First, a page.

And while PhyCor was able to increase the clinic's ancillary revenueby $1.5 million a year, the company says that physicians all over the countryhave unrealistic expectations about what a PPM can do to improve their incomes.After discounts, physicians are currently reimbursed an average of 65 centson the dollar, according to Howard Jewell, PhyCor's vice president of marketingand communications. Figuring in overhead at 40 percent of billings, physicianstake home only a quarter of every dollar they bill.
"Physicians see their incomes dropping, but they don't realize thatit's caused by lower reimbursement and an inability to adjust fixedoperating costs," says Jewell. "So the physicians look for otherghosts, which creates significant unrest."
The Burns Clinic's board of directors also doesn't escape blame. "Whenthings are going wrong, a group needs a strong board to fire the CEO ordownsize or clean up the organization," says Hall. "But you haveto give them training to go to war." Hall regrets that the clinic didn'tsend its doctors to "boardmanship" classes. "You need trainingto understand your fiduciary responsibility and how to make decisions forthe good of the group rather than individual constituents."
By January 1999, the clinic had lost more than a third of its doctors.Some had left town, others had bought out their restrictive covenants, andfour had set up practice in town without paying the required year's salaryand were sued by PhyCor.
Enter the once-spurned Northern Michigan Hospital. Desperate to keepthe doctors in Petoskey, the hospital bought the Burns Clinic contract,restrictive covenants, and assets from PhyCor for an undisclosed amount."It was much cheaper than rebuilding the entire medical staff,"says Jeffrey Wendling, CEO and president of Northern Michigan Hospital andits parent company, Healthshare Group.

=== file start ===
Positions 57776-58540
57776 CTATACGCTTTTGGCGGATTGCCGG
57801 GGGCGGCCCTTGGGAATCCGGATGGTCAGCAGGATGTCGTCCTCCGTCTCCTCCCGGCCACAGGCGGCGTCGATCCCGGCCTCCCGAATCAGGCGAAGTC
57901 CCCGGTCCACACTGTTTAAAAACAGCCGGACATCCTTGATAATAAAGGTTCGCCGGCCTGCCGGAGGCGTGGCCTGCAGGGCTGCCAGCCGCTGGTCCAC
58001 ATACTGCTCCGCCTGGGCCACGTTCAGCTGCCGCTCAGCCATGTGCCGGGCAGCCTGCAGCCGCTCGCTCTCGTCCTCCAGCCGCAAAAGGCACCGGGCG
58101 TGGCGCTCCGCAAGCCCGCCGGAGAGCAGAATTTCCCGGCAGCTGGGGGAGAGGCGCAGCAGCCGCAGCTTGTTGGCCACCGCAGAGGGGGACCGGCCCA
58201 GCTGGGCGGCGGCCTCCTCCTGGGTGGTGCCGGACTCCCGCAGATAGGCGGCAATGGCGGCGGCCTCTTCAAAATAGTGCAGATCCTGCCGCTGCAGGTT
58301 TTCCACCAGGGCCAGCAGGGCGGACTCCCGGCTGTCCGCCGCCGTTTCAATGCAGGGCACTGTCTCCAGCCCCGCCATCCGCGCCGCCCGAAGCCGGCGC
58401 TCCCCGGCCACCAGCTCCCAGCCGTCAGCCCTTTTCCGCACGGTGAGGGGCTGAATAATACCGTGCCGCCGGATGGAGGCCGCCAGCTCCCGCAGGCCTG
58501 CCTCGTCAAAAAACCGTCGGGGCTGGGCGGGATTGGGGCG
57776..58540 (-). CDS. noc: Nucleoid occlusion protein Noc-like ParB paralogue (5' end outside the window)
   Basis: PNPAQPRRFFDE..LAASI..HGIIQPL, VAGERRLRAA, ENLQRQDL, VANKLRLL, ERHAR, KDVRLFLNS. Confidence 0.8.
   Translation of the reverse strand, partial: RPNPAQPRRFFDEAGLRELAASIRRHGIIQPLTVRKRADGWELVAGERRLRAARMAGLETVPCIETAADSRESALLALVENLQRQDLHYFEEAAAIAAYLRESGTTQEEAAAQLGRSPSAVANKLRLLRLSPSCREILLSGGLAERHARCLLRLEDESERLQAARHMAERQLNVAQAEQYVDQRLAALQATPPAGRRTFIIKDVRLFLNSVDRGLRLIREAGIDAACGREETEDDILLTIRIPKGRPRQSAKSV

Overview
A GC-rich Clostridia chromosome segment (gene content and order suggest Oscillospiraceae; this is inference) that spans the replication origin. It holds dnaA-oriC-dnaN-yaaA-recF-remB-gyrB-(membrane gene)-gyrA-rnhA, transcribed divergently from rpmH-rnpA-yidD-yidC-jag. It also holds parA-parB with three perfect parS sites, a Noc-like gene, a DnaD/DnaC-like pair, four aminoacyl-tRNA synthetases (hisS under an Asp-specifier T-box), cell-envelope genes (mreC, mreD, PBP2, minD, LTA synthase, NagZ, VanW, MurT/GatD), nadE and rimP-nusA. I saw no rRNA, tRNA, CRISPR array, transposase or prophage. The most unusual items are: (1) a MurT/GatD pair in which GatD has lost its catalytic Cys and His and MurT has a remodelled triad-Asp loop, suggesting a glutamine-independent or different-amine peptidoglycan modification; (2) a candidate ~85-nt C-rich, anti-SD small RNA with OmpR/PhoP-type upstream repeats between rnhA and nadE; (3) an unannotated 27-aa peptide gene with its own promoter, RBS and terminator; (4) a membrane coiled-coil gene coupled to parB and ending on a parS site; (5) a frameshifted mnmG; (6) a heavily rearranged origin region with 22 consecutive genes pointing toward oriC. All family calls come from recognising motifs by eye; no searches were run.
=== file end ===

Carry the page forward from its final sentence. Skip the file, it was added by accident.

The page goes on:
On April 1, 1999, the Burns Clinic ceased to be. And the Blues remainedthe only commercial payer in Petoskey.
You have options, the hospital told the remaining 79 Burns doctors. Thosewho wanted to start a new practice were free to do so, but the hospitalasked them to sign an agreement to remain in the area for three years. Orthey could elect to be employed by the hospital for 90 days to two years,with their incomes based strictly on productivity.
"Since many Burns physicians had never practiced independently before,we had to provide a short-term safety net--employment--to keep them in thecommunity," says Wendling. "But after two years, they are on theirown."
Another option was for physicians to buy practice assistance from themanagement services organization the hospital had set up with the BurnsClinic assets it acquired. For a fee of 10 percent of revenue, the hospitalwould run a doctor's back-office operations. Or physicians could buy piecemealfunctions such as billing, collections, phone coverage, and transcriptionservices.
Twenty-one physicians are currently employed by the hospital, 42 wentout on their own with full or partial MSO services, and 16 set up practiceswith no help from the MSO.
For now at least, none of the physicians have resurrected the practicemodel that was so familiar to them. From the ashes of the multispecialtyBurns Clinic have sprung 30 single-specialty groups, with former colleaguesnow competing against one another.